I was thinking of buying a (secondhand) copy of Juliana Adelman and Éadaoin Agnew eds Science and technology in nineteenth-century Ireland Four Courts Press, Dublin 2011. But, even though the secondhand copy was much, much cheaper even than the publishers’ reduced price, I thought I should check what I’d be getting for my money. I therefore had a look at the contents list, which I reproduce here having nicked it from the publishers’ web page:
The list of contents
Is it just me, or is there a big gap there? How can you discuss nineteenth-century technology without an extended discussion of steam power, whether in ships, on railways, for drainage or in mills and other manufactories?
Posted in Ashore, Built heritage, Canals, Charles Wye Williams, Drainage, Economic activities, Engineering and construction, Extant waterways, Historical matters, Industrial heritage, Ireland, Irish inland waterways vessels, Irish waterways general, Operations, Passenger traffic, People, Rail, Sea, Shannon, shannon estuary, Sources, Steamers, The turf trade, Ulster Canal, waterways, Waterways management
Tagged Ireland, nineteenth century, power, science, steam, technology
Here is a site with links to many old books, mostly late nineteenth and early twentieth century, on several forms of transport[ation]. Not all the links are to free online copies, but it’s a useful list nonetheless.
Posted in Ashore, Canals, Economic activities, Engineering and construction, Foreign parts, Historical matters, Industrial heritage, Operations, Rail, Roads, Sea, Sources, Steamers, waterways
Tagged books, coaches, steamers, transport
Many thanks to the learned Eoin C Bairéad for the information that the good people at logainm.ie have scanned many old maps, and other documents, and made them available here, free of charge. They include maps of counties bordering the Shannon, Murdoch Mackenzie’s 1775 chart of the Shannon Estuary (with some soundings) and Mackenzie’s Views of the West Coast of Ireland.
Note: some of the files are very large.
Posted in Ashore, Engineering and construction, Extant waterways, Historical matters, Ireland, Operations, People, Safety, Sea, Shannon, shannon estuary, Waterways management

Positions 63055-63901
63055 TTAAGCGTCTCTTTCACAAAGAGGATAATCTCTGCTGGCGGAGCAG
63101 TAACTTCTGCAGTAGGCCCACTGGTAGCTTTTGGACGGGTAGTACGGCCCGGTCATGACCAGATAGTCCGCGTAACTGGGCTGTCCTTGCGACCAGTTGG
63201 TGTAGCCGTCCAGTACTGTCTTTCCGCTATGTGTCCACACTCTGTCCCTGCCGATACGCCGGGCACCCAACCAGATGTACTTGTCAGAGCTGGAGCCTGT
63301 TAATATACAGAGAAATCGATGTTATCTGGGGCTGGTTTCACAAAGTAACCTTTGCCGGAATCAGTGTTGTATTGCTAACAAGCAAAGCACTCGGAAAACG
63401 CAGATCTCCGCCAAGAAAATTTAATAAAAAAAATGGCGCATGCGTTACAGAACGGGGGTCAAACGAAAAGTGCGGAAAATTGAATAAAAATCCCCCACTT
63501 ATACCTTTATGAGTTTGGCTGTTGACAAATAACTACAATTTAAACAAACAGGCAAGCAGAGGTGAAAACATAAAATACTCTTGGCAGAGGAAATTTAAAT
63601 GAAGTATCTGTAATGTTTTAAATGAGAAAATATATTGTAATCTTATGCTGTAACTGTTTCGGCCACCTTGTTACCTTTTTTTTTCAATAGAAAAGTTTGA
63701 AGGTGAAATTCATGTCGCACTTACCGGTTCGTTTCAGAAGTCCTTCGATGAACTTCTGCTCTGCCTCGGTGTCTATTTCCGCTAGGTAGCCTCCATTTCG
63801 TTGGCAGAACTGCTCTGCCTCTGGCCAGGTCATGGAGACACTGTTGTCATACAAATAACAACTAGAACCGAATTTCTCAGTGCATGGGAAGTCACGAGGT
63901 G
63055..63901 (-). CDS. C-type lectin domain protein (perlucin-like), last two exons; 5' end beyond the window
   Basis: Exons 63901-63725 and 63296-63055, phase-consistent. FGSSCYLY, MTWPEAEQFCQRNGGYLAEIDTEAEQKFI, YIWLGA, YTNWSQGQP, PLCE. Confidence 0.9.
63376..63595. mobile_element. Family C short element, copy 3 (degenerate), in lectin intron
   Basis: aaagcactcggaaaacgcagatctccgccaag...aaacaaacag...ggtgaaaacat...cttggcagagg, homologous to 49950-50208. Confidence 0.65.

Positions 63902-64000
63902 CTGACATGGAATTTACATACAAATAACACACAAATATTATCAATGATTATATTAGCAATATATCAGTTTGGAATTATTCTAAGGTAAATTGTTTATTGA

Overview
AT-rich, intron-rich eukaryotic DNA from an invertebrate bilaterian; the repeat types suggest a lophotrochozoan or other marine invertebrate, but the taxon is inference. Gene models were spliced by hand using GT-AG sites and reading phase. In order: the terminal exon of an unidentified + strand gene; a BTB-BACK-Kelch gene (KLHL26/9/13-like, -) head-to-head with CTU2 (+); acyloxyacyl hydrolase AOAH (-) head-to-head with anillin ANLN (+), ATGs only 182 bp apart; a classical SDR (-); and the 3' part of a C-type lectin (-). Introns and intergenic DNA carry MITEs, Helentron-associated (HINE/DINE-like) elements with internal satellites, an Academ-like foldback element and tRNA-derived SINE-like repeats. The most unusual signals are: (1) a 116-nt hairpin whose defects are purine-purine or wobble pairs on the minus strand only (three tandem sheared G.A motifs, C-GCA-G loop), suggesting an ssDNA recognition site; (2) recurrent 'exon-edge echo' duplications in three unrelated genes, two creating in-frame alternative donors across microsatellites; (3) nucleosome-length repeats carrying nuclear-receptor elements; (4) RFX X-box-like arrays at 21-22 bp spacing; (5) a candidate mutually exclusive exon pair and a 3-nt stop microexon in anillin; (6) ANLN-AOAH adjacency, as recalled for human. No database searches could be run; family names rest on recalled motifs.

Tagged chart, estuary, map, Murdoch Mackenzie, Shannon
According to the Irish Times of 11 February 2017
Margaret Gaffney was born on Christmas Day 1813, in Tully, Co Leitrim. Five years later, faced with extreme poverty and religious persecution, her parents and the three youngest of their six children, including Margaret, boarded a steamer bound for Boston.
Eoin Butler, the author of the article, provides no details of the vessel, but I hope he will: up to now folk have believed that an American vessel called the Savannah was the first to use steam on any part of the Atlantic crossing, and that was in 1819, the year after Margaret Gaffney’s crossing.
Posted in Economic activities, Engineering and construction, Foreign parts, Historical matters, Ireland, Operations, Passenger traffic, Sea, Steamers
Tagged 1819, Atlantic, Savannah, steamer, steamship
On the morning of the day on which I left Limerick, a truly melancholy and fatal accident occurred. Just as the steamer which starts every morning for Kilrush and Kilkee, was in the act of leaving the quay, a car was seen to approach very rapidly to the station, from which the vessel had just begun to move. Planks are not used at these quays, the water being sufficiently deep to admit of the steamer lying so close as to enable the passengers to step off from the quay on board the vessel.
A fine young man jumped off the car, and took a female who was on the opposite side in his arms, and ran with her to the packet, and had just succeeded in placing her feet in the side of the boat. In order to get her safely aboard he had to push her forward, and by this means accomplished the object he had in view. But alas! in achieving so much for her, he lost himself; for at this moment the packet moved off, and it became impossible for him to reach her; while the efforts he had previously made to get the lady on board occasioned him to stretch so far forward that it was equally impossible for him to recover his upright position on the quay. The consequence was that he fell between the quay and the steamer, and, as it was supposed, was struck by a revolution of the paddle, for he never rose.
What must have been the feelings of the poor female in witnessing the sudden and melancholy death of her gallant preserver? She was in delicate health, and was about to proceed to Kilkee for the benefit of sea-bathing, when this awfully heartrending event took place, which deprived her of him who was her darling and her pride; for alas! he was her son.
Thomas Lacy Home Sketches, on both sides of the channel, being a diary Hamilton, Adams, & Co, London; W H Smith & Co, London; McGlashan, Dublin, 1852
Date of event (deduced) Wednesday 28 August 1850
Posted in Ashore, Built heritage, Charles Wye Williams, Economic activities, Engineering and construction, Extant waterways, Historical matters, Ireland, Irish inland waterways vessels, Operations, Passenger traffic, Safety, Sea, Shannon, shannon estuary, Sources, Steamers, Tourism, Waterways management
Tagged accident, boarding, drowned, Kilkee, Kilrush, Limerick, plank, quay, Shannon, steamer
Update here from Alex Tabarrok.
Presumably the USA will be sending guided-missile destroyers to deter occupation.